Podcast Studio Launched Downtown

June 18, 2007
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GRAND RAPIDS — Technology firm Foxbright has launched a self-service podcasting studio adjacent to its headquarters in the Waters Building downtown.

“We see podcasting as a growing trend in the marketplace,” said Rob Huisingh, Foxbright vice president of sales and marketing. “People have been coming to us and asking what it is and what it means to their market, and as we started researching what was available, we realized that there wasn’t a resource like this available.”

Named for Apple’s industry-leading portable MP3 player, the iPod, podcasting refers to the publishing of audio broadcasts via the Internet. Although no longer used as a distinguishing characteristic, podcasts often have a subscription model, whereby updated content is automatically downloaded through a syndication protocol such as RSS or Atom.

In the business world, firms might use the technology in addition to or in place of company newsletters, while professionals are often using it to introduce their expertise through talk-radio-style programs.

The podcasts can be one-time productions or recurring programs, such as Foxbright’s own podcast, Inside Michigan Education (available for download at insidemichiganeducation.com), and Qonverge’s Inside Muskegon (insidemuskegon.com).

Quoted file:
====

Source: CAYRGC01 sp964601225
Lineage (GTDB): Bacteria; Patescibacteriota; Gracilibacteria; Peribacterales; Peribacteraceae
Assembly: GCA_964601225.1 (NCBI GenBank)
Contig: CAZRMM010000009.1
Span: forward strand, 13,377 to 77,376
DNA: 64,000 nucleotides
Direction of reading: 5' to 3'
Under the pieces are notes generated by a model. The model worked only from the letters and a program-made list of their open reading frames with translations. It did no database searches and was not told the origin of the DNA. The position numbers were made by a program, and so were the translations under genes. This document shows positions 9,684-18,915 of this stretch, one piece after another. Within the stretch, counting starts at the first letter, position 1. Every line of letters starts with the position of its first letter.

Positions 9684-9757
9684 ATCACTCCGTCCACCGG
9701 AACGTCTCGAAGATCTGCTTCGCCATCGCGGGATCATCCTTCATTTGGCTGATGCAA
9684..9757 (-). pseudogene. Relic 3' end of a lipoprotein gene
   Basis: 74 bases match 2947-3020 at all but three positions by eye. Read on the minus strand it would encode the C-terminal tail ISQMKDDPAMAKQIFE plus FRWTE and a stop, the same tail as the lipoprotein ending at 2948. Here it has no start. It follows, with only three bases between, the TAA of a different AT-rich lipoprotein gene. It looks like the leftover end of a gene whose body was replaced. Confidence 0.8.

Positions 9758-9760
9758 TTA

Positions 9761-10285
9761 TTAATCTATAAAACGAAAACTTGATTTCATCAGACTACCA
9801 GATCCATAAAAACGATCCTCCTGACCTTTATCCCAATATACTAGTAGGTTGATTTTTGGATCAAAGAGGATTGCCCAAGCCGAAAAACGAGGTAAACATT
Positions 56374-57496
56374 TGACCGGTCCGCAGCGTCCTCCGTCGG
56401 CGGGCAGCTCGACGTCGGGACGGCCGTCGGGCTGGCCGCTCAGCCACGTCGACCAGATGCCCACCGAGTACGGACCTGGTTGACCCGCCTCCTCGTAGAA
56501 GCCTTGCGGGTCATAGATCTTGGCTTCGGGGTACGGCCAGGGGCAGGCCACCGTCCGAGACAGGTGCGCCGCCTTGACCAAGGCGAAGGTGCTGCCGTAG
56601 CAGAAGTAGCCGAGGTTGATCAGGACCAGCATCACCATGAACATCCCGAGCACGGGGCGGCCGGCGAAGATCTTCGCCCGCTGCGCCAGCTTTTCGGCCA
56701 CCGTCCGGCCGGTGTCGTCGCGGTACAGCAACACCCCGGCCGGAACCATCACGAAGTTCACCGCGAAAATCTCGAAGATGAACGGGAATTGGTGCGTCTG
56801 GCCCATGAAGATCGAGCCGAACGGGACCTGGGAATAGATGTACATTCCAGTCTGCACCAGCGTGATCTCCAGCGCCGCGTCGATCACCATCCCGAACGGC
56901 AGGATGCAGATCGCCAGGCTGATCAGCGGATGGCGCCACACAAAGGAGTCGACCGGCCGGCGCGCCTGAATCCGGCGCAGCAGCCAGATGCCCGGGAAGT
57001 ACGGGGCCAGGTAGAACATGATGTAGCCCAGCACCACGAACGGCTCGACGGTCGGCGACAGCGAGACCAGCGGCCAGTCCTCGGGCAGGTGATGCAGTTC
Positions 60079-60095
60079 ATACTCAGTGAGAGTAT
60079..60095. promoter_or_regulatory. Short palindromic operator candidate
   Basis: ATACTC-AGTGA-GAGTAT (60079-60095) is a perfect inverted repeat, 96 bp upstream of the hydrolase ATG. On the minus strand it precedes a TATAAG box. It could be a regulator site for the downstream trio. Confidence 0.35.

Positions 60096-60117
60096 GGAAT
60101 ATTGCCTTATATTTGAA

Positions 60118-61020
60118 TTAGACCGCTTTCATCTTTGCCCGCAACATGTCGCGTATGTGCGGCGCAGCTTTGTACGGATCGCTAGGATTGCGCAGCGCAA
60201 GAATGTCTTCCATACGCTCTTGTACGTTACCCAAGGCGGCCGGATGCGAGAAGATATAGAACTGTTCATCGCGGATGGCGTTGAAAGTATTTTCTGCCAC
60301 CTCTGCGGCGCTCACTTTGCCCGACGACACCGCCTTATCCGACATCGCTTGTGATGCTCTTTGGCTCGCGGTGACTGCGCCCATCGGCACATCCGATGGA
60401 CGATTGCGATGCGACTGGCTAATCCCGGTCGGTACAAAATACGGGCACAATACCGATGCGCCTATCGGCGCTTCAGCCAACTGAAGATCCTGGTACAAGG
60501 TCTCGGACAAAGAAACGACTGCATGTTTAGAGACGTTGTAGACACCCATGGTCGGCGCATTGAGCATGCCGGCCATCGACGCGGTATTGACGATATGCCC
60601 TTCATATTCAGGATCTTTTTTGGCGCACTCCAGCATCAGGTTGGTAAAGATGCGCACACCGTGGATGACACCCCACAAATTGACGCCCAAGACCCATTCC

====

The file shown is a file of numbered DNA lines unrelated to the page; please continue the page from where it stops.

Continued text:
“We’re seeing it used effectively, especially in the educational arena,” said Huisingh. “It’s an opportunity for people to get to know you by listening to you and hearing what you have to say.”

Foxbright’s podcasting studio is an acoustically treated room with professional-quality microphones and a two-track recording system. It is designed for the private use of two individuals, likely in an interview format, but can also be used by a single individual and, with some effort, three or more. The recording software is simple and straightforward, basically set up as an “on” and “off” button.

When the recording is completed, Foxbright engineers can edit the tracks for an additional charge. For those desiring a more elaborate introduction or ending to the program, a professional voiceover and music package is available in partnership with local production company Video Digital Services. The general studio room rate is $100 per hour. Editing is an additional $95 per hour, and the one-time production package fee is $650.

While a podcast can be created with practically any computer and the most basic microphone, Huisingh believes the studio will be an asset to the downtown marketplace.

“Downtown Grand Rapids has a lot of high-service professionals — podcasting is a great way for them to communicate with their constituents,” Huisingh said. “This is an opportunity mostly for people right downtown, so they can just come down and record. … And if they’re giving up an hour of their time to do it, that’s probably more expensive than the studio.”

Foxbright is marketing the studio in partnership with the Waters Building and the West Michigan Science and Technology Initiative. While the focus is currently on audio programming, Huisingh believes the service will eventually include video recording, as well.   

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